Baked Salmon with Parmesan Cream Sauce

It's January so annual time for everyone to diet and I come to you offering a healthy salmon recipe except for the fact that I've drowned it in cream sauce.

Sorry, no diets here. And actually I don't apologize.

Actually I do want to apologize for one thing because on instagram I said this recipe had 5 ingredients and... I LIED. I didn't meant to. I'm sorry, there are really 7 ingredients in the cream sauce. So sorry. Had to get that out of the way asap.

But it's still really easy, that I did not lie about.

Once you have salmon in hand this recipe will take a solid 15 minutes of cooking and 10 minutes of prep so it's ideal for a weeknight, a date – even if it's with yourself and the days when you completely forgot you need to make dinner until you're pretty much starving.

It's the first week of January and it's the first time winter has really set it. I am admittedly tired of very heavy holiday foods but that doesn't mean I don't also want the rich butteriness that the winter welcomes so much. I made egg noodles to go along with this, a bit of extra sauce and a salad the size of my face dressed with champagne vinaigrette.

Light and warm and cozy and FAST.

Brine your salmon, especially. I know that's odd, most people don't think about brining salmon but you can do it for anything from 10 minutes to 1 hour. A simple salt water brine, will help draw out the albumin that usually is squeezed from the fishes delicate muscles when you cook it. That white stuff cooking out is the same exact stuff that makes up egg whites. Albumin. Not bad for you just not pretty. A quick brine will help break down the muscle fibers near the surface so they don't contract as much and force out albumin in the cooking process.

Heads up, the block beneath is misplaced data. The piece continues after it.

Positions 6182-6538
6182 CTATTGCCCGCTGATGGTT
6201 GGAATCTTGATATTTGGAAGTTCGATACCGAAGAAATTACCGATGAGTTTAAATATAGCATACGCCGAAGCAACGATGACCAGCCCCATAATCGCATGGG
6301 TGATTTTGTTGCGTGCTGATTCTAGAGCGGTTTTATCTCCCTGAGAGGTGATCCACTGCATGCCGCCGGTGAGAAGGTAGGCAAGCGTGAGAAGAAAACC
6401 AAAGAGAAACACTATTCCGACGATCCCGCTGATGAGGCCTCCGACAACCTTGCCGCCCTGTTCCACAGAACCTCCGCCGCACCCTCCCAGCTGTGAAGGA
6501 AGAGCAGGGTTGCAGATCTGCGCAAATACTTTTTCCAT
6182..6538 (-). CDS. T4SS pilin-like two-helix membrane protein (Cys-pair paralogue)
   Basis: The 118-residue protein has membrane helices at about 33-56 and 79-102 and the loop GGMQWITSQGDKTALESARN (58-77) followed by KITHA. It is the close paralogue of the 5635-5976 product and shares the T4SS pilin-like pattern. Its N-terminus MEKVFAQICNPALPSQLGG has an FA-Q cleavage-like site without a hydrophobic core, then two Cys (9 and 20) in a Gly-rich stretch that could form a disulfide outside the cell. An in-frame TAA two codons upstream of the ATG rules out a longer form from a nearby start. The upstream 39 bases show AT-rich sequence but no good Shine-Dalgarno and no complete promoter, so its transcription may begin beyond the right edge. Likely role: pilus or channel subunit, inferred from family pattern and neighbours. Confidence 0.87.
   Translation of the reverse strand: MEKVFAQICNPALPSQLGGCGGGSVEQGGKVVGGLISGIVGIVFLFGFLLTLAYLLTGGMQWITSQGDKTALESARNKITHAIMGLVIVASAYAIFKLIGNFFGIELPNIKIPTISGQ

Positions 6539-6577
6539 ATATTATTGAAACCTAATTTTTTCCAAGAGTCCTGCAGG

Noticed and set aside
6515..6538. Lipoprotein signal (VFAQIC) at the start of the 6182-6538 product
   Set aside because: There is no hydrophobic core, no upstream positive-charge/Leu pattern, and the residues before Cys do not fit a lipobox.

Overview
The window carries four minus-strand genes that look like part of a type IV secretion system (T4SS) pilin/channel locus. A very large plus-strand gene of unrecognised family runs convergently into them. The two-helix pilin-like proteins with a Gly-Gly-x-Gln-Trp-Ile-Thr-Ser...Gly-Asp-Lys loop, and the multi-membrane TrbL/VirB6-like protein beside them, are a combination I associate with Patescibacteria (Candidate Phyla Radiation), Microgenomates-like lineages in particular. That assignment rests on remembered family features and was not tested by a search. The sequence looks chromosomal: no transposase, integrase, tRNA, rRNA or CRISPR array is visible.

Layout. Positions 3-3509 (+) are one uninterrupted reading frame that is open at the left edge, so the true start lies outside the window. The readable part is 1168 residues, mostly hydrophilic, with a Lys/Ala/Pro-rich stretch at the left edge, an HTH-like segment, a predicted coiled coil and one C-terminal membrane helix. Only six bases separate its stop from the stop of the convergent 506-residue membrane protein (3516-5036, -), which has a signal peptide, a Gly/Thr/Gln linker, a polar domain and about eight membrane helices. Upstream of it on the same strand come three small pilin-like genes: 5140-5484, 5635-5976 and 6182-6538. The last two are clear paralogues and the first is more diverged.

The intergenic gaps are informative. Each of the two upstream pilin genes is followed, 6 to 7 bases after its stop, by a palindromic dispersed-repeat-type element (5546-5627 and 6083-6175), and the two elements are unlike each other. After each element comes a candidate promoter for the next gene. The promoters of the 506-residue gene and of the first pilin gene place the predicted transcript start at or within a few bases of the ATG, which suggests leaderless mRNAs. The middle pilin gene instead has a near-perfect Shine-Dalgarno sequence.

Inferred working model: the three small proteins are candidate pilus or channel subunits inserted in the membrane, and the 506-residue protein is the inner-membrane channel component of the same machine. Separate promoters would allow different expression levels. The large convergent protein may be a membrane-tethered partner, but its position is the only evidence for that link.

You can brine any fish, but albumin is generally not a problem with less fatty fish.

The fish bakes for a measly 10 minutes, why? Because you've been overcooking salmon for a long time and it's time to be nicer to it. These are filets, no bones to worry about, they're not super thick because they are Sockeye (my favorite salmon) but thicker Atlantic salmon filets you can add an additional 2-4 minutes to the bake time. If you tug at the filet gently with a fork it will flake and that's right where you want to be.

If you start your noodles and your parmesan sauce as soon as the fish hits the oven they will all be ready together.

1 tbsp salt to each cup of cold water

Do this in a bowl large enough to submerge fish completely, adjusting water/salt ratio as needed.

1 lb salmon filet, cut to individual servings
fresh cracked black pepper
squeeze of fresh lemon juice, per filet (zest this lemon first and put aside zest for sauce)

Set oven to preheat to 400 degrees. Line a baking sheet with aluminum foil and lightly coat with oil. After a 10 minute brine bath, dry the filets with a paper towel, dress with a drizzle of oil, pepper and lemon juice. Bake for 10 minutes.

Parmesan Dill Cream Sauce

1 1/2 cups heavy cream
1 tsp dijon mustard or 1/2 tsp dry mustard powder
1/2 cup shredded parmesan cheese
1/4 cup chopped fresh dill
1/2 tsp lemon zest
1 clove garlic, gently crushed
salt to taste
Capers to finish, optional

In a saucepan over medium heat simmer heavy cream, garlic and mustard until the cream begins to reduce by about half a cup and thickens to leave a smooth streak in the pan when stirred, about 5-7 minutes. Lower the heat and add parmesan, stirring until smooth. Add fresh chopped dill, lemon zest and salt to taste. Remove and discard garlic. Spoon sauce over baked salmon immediately top with a few capers and serve with egg noodles or salad.

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